Posts Tagged ‘Terror Attacks’

London Police question ‘troubled’ anti-Muslim van attacker

June 20, 2017


© AFP / by Robin MILLARD | Britain is coming to terms with the aftermath of its fourth terror attack in three months

LONDON (AFP) – Police on Tuesday questioned a man suspected of deliberately mowing down Muslims in London, as the interior minister said Britain was “bruised but not broken” by a series of terror attacks.

Britain was coming to terms with the aftermath of its fourth bloody assault in three months following Monday’s van attack on worshippers leaving the Finsbury Park Mosque in north London.

The string of attacks had “bruised but not broken the heart of this great nation”, Home Secretary Amber Rudd said.

The family of Darren Osborne, the man suspected of deliberately driving into the Muslim group, said he was “troubled”, describing his action as “sheer madness”.

Osborne, 47, a father of four from Cardiff, was arrested.

Police believe the suspect acted alone and searches were being conducted at a residential address in the Welsh capital.

Police are treating the incident as a terror attack and British Prime Minister Theresa May described it as “sickening”, vowing Monday to fight extremism in all its forms.

The attack raised fears of retaliation against Muslims after a series of deadly assaults in Britain by Islamist extremists.

One man who was already receiving first aid at the time died following the assault, while nine people were taken to hospital and two others were treated for minor injuries.

“I’m sorry that my brother has been that troubled that it has taken him to this level of troubledness,” said the suspect’s sister Nicola Osborne.

“He has just been troubled for a long time.”

His mother Christine, 72, said she screamed when she saw her son in television footage.

“My son is no terrorist — he’s just a man with problems,” The Sun newspaper quoted her as saying.

In a statement on behalf of his family, his nephew Ellis Osborne, 26, said: “We are massively shocked.

“Our hearts go out to the people who have been injured.”

His uncle was “not a racist”, he said. “It’s madness. It is obviously sheer madness.”

– Suspect saved by imam –

Londoners bearing flowers and messages of solidarity gathered late Monday at the scene of the attack, some carrying signs reading “United Against All Terror”.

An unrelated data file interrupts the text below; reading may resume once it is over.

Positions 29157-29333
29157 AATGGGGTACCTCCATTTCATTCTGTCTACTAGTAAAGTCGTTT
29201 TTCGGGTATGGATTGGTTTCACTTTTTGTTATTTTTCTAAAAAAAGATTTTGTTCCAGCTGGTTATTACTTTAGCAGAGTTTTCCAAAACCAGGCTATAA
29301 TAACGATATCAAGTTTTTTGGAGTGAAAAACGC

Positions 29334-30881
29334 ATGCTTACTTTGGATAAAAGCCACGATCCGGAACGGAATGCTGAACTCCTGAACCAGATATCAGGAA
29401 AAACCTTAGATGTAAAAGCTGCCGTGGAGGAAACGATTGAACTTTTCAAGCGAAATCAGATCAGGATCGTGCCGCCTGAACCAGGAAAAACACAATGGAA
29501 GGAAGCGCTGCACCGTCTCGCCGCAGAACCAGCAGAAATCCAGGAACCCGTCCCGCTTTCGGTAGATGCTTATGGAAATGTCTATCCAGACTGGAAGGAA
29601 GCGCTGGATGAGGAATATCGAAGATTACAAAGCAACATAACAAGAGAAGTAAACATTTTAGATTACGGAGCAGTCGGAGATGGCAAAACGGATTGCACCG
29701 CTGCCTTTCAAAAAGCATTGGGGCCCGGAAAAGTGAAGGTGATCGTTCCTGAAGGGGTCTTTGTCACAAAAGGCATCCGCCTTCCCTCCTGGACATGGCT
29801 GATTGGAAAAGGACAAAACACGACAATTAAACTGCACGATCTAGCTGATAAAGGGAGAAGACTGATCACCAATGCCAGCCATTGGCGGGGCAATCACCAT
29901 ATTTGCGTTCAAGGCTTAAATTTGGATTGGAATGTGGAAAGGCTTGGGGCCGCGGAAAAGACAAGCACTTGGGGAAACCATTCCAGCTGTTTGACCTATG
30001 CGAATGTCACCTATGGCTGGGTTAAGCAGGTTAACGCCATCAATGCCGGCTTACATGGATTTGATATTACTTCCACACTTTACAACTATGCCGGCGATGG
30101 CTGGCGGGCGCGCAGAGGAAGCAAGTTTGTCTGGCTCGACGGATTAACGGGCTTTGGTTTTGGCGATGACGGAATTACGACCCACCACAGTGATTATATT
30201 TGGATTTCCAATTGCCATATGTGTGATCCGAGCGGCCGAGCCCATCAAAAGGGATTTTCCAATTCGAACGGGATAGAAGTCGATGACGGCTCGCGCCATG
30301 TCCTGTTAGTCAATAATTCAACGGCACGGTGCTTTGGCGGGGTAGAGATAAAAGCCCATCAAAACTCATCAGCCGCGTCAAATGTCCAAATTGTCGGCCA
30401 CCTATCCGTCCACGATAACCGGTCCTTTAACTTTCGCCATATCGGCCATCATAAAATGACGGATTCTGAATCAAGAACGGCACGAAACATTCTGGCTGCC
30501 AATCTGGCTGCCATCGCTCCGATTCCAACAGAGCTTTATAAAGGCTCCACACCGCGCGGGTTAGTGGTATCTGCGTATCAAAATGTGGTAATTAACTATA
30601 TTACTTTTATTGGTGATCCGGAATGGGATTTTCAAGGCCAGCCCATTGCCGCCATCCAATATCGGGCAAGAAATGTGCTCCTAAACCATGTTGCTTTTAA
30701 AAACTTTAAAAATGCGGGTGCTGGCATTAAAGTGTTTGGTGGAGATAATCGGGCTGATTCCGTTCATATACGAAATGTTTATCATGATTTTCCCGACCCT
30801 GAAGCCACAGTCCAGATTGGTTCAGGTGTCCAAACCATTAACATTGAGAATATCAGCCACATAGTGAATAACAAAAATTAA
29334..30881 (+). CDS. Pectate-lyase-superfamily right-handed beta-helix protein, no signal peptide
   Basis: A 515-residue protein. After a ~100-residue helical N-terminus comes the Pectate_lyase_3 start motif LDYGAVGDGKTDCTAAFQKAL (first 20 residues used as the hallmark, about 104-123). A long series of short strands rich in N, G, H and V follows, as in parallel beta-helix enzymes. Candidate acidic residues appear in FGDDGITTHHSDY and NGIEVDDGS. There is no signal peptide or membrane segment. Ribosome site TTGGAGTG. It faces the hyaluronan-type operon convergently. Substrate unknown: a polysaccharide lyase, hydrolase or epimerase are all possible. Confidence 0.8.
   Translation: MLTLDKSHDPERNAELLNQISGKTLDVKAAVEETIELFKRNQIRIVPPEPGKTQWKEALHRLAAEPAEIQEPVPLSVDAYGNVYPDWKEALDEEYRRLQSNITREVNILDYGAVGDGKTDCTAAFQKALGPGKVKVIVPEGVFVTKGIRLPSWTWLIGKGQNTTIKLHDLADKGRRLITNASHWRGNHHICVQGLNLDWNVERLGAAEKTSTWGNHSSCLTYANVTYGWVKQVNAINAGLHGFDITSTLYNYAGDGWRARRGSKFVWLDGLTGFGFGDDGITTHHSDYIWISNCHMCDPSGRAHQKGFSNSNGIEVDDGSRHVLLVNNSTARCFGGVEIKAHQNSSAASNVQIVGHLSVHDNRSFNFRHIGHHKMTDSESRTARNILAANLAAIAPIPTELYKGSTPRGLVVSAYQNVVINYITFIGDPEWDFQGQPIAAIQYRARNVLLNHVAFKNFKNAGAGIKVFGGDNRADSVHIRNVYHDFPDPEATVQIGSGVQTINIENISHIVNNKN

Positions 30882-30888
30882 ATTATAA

Another vigil is planned for Tuesday.

The van driver was pinned down by locals before being shielded from retaliatory violence by an imam and detained by police.

The man suspected of driving the van was arrested on suspicion of “the commission, preparation or instigation of terrorism including murder and attempted murder”, police said.

London police chief Cressida Dick said the incident was “quite clearly an attack on Muslims” and promised a stepped-up police presence near mosques as the holy month of Ramadan draws to a close.

Rudd said Muslims needed to feel safe in Britain and the government was working to tackle all forms of hate crime and extremism.

“Indicative figures suggest that over half of those who experience hate because of their religion are Muslim. Any hate crime is unacceptable but this stark figure is something we will not shy away from,” she wrote in The Guardian newspaper.

“We stand with the Muslim community — you are not alone, we share your pain and we will not let you down.”

– ‘Does not remember anything’ –

One victim of Monday’s attack has no memory of what happened, according to a nephew who did not wish to be identified.

“He is bleeding out of his ear, but in general his health was stable,” he said after visiting his uncle Hamza Sharif in hospital.

“He has a fracture in his skull — but they still don’t know why the bleeding from his ear is not stopping yet,” the Somali-born man said.

Sharif “does not remember anything” of the attack and kept asking “what was wrong”.

The three previous terror attacks in recent months were all Islamist-inspired.

A car and knife attack on March 22 in London killed four pedestrians on Westminster Bridge and a police officer guarding the British parliament.

Two months later, on May 22, 22 people were killed when a suicide bomber blew himself up outside a pop concert in the northern city of Manchester.

On June 3, eight people were killed in a van and knife attack on London Bridge and nearby Borough Market.

by Robin MILLARD

French police hold 4 family members of Champs-Elysees assailant

June 20, 2017


© AFP/File | Adam Dzaziri was killed when he rammed a car loaded with guns and a gas bottle into a police van on the Champs-Elysees in Paris

PARIS (AFP) – French police have taken into custody four members of the family of a radicalised Islamist who was killed when he rammed a car loaded with guns and a gas bottle into a police van on the Champs-Elysees, a judicial source said Tuesday.


The ex-wife, brother and sister-in-law of Adam Dzaziri were detained late on Monday afternoon after police questioned them at the family home outside Paris.

The assailant’s father was also “taken into custody during the evening”, the source said.

Dzaziri was killed in Monday’s attack, but there were no other casualties.

French police secure the area on the Champs Elysees avenue after an incident in Paris (Reuters/G.Fuentes)

Sources close to the probe said he had been on France’s security watchlist since 2015 over ties to “the radical Islamist movement”.

The suspect’s father told AFP that his son “had a registered weapon, he practised shooting”. A source close to the case said the 31-year-old had a firearms permit.

There has been no claim of responsibility for the assault, which occurred just a short distance from where a jihadist shot dead a police officer two months earlier.